Languages are getting digitised, much like the humans that speak them.
And so, when shayari, the ‘single malt’ of poetry makes an appearance on a platform that allows just 140 characters, patrons are expected to be at a loss for words – no pun intended.
But around this character-crunch, a poetry subculture has blossomed – and its existence needs to be celebrated – more so on a day that is exclusively marked as World Poetry Day (21 March).
Hashtag That Shayari
The hashtag shair was started on Twitter by Rana Safvi, an Urdu lover. Another, rekhta was initiated by Rekhta.org. On both these hashtags, one is welcomed by soulful couplets.
These shers can compete with the robustness of the digital world. Most automatically fit well under 140 words, making them easily tweetable.
Sanjiv Saraf, the founder of Rekhta.org, brought together techies and Urdu scholars to create a website where one can find the meaning of Urdu words in Roman or Hindi script. The Word of the Day makes you aware of words like Dozakh, or hell.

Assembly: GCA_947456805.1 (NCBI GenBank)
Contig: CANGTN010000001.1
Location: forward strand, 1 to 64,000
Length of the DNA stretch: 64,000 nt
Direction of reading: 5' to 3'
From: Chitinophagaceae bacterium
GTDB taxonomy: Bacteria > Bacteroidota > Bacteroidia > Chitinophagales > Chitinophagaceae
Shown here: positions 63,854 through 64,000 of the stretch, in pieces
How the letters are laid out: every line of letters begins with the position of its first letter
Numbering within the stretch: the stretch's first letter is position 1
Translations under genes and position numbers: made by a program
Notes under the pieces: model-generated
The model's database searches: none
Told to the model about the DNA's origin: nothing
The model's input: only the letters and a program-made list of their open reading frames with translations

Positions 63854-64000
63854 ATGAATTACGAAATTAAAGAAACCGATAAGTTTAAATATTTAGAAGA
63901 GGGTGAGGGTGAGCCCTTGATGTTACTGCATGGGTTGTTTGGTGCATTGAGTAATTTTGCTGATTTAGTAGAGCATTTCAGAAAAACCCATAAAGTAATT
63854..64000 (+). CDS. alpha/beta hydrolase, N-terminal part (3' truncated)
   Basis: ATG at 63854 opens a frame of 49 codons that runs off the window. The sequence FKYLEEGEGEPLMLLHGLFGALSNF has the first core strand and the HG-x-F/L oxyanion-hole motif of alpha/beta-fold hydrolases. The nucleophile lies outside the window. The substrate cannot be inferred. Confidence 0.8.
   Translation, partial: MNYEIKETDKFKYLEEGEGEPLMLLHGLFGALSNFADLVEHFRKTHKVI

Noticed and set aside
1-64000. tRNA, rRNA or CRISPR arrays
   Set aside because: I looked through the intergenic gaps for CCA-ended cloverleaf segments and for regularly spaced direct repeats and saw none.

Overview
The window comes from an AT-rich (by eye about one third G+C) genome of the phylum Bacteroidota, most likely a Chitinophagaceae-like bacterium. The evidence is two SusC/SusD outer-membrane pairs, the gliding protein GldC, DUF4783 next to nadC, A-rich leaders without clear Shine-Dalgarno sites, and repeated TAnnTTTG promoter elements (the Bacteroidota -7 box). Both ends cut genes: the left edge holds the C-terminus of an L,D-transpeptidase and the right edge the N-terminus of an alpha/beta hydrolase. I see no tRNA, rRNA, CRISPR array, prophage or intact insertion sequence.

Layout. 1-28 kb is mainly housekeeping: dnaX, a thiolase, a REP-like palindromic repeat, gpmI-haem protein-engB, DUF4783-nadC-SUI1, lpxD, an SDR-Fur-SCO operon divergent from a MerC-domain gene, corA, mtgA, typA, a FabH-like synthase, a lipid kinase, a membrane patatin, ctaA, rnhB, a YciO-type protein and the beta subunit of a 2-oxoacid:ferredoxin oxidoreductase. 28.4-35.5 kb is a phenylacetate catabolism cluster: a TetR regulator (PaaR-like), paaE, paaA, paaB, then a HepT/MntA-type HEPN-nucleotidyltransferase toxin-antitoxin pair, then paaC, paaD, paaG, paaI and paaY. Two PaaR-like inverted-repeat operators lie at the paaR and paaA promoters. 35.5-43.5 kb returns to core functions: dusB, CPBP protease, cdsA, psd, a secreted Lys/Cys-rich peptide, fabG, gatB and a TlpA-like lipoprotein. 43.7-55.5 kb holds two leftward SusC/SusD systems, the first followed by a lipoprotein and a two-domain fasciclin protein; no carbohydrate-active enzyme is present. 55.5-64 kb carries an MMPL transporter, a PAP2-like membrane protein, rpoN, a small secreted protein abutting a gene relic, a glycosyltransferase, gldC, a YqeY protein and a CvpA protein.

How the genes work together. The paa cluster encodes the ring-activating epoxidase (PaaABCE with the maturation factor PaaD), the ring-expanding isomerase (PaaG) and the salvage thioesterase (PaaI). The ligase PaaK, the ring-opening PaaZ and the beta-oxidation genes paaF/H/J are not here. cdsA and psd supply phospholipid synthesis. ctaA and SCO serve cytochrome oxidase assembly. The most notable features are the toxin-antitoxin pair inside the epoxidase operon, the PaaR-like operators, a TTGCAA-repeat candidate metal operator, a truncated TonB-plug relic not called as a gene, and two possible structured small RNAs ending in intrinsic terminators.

Mirza Ghalib may not have lived to see these times, but that hasn’t dented his online popularity in any way. Even Allama Iqbal has some 22,000 followers on Twitter.
Faiz Ahmad Faiz, too, has an account on Twitter, with 66,000 followers. Incidentally, Amitabh Bachchan follows Rekhta on Twitter.
For The Enthusiasts
The hashtag #OurShair allows tweeters to submit their own shayari. Meanwhile, the account shairoftheday, initiated by Rana Safvi, shares curated couplets on a pre-set theme.
Kunal Maithani, 29, a poetry enthusiast and amateur poet, shared with us why he follows the Twitter trend.
Interestingly, 60 percent of Rekhta’s followers are under 35. The organisation’s self-initiated surveys have also found that the bastions of Urdu have moved from the dreamy towns of UP to the busy cities of Delhi, Mumbai, Bengaluru, Pune and Hyderabad.
A clarion call for an online mehfil, sometime?